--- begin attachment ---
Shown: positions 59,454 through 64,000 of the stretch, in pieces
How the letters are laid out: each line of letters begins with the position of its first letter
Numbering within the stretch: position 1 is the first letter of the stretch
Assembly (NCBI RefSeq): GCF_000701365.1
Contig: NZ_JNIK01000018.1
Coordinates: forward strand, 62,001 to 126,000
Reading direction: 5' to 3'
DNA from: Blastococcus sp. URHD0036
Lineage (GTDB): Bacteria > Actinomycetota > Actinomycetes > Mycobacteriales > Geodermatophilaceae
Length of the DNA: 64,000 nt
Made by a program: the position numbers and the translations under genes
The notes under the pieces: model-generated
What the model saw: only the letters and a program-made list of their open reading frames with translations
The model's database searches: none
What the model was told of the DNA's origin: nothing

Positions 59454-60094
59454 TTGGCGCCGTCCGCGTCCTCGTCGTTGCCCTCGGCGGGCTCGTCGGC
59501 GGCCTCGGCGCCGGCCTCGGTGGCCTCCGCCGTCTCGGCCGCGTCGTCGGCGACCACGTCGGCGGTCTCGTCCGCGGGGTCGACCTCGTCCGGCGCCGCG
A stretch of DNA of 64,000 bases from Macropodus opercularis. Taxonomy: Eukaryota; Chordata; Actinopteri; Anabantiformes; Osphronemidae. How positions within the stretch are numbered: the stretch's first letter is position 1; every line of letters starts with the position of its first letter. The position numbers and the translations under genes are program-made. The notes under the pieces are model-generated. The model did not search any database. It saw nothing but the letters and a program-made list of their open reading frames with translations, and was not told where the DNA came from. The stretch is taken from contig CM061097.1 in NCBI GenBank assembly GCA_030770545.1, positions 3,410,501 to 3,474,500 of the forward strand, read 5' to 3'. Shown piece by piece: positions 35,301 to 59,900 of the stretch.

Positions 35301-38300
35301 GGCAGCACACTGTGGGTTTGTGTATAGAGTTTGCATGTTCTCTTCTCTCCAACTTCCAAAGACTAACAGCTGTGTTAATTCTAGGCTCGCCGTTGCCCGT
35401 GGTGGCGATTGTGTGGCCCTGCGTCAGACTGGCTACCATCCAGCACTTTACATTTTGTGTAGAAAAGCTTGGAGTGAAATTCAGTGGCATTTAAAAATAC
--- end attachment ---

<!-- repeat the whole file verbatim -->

Shown: positions 59,454 through 64,000 of the stretch, in pieces
How the letters are laid out: each line of letters begins with the position of its first letter
Numbering within the stretch: position 1 is the first letter of the stretch
Assembly (NCBI RefSeq): GCF_000701365.1
Contig: NZ_JNIK01000018.1
Coordinates: forward strand, 62,001 to 126,000
Reading direction: 5' to 3'
DNA from: Blastococcus sp. URHD0036
Lineage (GTDB): Bacteria > Actinomycetota > Actinomycetes > Mycobacteriales > Geodermatophilaceae
Length of the DNA: 64,000 nt
Made by a program: the position numbers and the translations under genes
The notes under the pieces: model-generated
What the model saw: only the letters and a program-made list of their open reading frames with translations
The model's database searches: none
What the model was told of the DNA's origin: nothing

Positions 59454-60094
59454 TTGGCGCCGTCCGCGTCCTCGTCGTTGCCCTCGGCGGGCTCGTCGGC
59501 GGCCTCGGCGCCGGCCTCGGTGGCCTCCGCCGTCTCGGCCGCGTCGTCGGCGACCACGTCGGCGGTCTCGTCCGCGGGGTCGACCTCGTCCGGCGCCGCG
A stretch of DNA of 64,000 bases from Macropodus opercularis. Taxonomy: Eukaryota; Chordata; Actinopteri; Anabantiformes; Osphronemidae. How positions within the stretch are numbered: the stretch's first letter is position 1; every line of letters starts with the position of its first letter. The position numbers and the translations under genes are program-made. The notes under the pieces are model-generated. The model did not search any database. It saw nothing but the letters and a program-made list of their open reading frames with translations, and was not told where the DNA came from. The stretch is taken from contig CM061097.1 in NCBI GenBank assembly GCA_030770545.1, positions 3,410,501 to 3,474,500 of the forward strand, read 5' to 3'. Shown piece by piece: positions 35,301 to 59,900 of the stretch.

Positions 35301-38300
35301 GGCAGCACACTGTGGGTTTGTGTATAGAGTTTGCATGTTCTCTTCTCTCCAACTTCCAAAGACTAACAGCTGTGTTAATTCTAGGCTCGCCGTTGCCCGT
35401 GGTGGCGATTGTGTGGCCCTGCGTCAGACTGGCTACCATCCAGCACTTTACATTTTGTGTAGAAAAGCTTGGAGTGAAATTCAGTGGCATTTAAAAATAC